The Children of Athena By Charles Freeman AudioBook Summary
A compelling and fascinating portrait of the continuing intellectual tradition of Greek writers and thinkers in the Age of Rome.
In 146 BC, Greece yielded to the military might of the Roman Republic; sixty years later, when Athens and other Greek city-states rebelled against Rome, the general Lucius Cornelius Sulla destroyed the city of Socrates and Plato, laying waste to the famous Academy where Aristotle had studied. However, the traditions of Greek cultural life would continue to flourish during the centuries of Roman rule that followed, in the lives and work of a distinguished array of philosophers, doctors, scientists, geographers, travellers and theologians.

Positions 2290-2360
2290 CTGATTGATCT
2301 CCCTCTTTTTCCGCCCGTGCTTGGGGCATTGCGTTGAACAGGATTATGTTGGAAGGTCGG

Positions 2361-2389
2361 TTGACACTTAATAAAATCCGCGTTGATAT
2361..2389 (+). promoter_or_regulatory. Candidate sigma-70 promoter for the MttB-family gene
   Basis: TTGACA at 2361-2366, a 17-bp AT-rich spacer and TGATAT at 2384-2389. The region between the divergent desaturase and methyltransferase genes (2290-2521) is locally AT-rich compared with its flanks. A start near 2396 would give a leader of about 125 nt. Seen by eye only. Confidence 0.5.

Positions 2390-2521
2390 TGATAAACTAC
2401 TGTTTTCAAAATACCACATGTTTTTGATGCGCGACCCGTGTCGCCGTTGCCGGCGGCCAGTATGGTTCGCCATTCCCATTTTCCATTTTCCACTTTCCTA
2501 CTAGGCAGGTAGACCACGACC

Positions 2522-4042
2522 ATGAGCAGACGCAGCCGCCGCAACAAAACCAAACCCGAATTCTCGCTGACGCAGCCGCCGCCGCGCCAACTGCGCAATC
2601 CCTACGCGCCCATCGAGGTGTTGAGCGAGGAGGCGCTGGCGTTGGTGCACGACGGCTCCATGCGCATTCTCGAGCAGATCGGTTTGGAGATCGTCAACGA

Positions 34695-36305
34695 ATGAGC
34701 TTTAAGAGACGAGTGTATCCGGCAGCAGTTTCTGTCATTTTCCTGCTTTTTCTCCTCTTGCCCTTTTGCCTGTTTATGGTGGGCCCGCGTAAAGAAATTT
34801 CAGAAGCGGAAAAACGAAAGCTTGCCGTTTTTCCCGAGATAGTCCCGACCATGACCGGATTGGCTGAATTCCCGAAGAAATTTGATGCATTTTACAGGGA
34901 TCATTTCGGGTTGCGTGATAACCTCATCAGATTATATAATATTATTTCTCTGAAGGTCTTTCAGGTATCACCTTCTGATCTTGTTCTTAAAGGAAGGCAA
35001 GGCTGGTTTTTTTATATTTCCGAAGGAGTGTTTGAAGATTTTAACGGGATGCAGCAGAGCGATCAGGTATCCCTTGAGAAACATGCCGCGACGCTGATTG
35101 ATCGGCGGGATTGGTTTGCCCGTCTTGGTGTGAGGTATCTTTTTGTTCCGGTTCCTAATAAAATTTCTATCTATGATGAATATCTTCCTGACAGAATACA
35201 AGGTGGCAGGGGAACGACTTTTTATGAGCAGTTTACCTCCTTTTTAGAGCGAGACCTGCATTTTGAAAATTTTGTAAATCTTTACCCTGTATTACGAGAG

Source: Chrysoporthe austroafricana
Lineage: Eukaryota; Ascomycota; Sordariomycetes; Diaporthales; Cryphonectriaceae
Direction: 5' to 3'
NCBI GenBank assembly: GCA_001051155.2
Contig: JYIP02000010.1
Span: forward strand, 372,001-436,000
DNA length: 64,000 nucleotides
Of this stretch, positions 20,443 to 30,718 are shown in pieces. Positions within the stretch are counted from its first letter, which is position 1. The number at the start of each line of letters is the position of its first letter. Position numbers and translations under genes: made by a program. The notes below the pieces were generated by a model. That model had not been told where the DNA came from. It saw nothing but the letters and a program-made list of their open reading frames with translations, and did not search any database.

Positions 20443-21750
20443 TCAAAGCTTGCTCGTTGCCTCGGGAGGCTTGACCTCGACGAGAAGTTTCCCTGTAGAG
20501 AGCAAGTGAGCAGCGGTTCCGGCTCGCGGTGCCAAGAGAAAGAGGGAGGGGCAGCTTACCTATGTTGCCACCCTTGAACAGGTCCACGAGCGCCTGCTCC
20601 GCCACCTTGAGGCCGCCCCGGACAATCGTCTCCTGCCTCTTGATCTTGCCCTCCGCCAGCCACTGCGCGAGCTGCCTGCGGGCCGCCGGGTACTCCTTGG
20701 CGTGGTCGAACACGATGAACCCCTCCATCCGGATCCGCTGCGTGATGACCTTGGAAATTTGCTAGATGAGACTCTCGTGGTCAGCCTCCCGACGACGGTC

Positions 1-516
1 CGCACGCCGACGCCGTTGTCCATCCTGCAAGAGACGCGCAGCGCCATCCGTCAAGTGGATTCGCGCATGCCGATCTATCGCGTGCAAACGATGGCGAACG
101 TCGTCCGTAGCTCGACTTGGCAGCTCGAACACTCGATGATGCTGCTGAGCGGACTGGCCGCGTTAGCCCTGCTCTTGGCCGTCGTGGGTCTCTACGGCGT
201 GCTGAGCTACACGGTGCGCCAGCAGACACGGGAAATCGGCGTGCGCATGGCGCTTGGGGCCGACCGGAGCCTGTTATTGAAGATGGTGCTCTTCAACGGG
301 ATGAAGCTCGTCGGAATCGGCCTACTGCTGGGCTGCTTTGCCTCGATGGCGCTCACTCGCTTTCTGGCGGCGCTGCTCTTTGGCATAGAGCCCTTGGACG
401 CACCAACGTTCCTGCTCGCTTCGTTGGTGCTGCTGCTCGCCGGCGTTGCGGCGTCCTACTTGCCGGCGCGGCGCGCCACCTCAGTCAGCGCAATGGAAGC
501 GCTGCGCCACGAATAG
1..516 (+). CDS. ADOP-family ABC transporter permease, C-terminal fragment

Charles Freeman’s accounts of such luminaries as the physician Galen, the geographer Ptolemy and the philosopher Plotinus are interwoven with contextual ‘interludes’ that showcase a sequence of unjustly neglected and richly influential lives. Like the author’s The Awakening, The Children of Athena is a cultural history on an epic scale: the story of a rich and vibrant tradition of Greek intellectual inquiry across a period of more than five hundred years, from the second century BC to the start of the fifth century AD.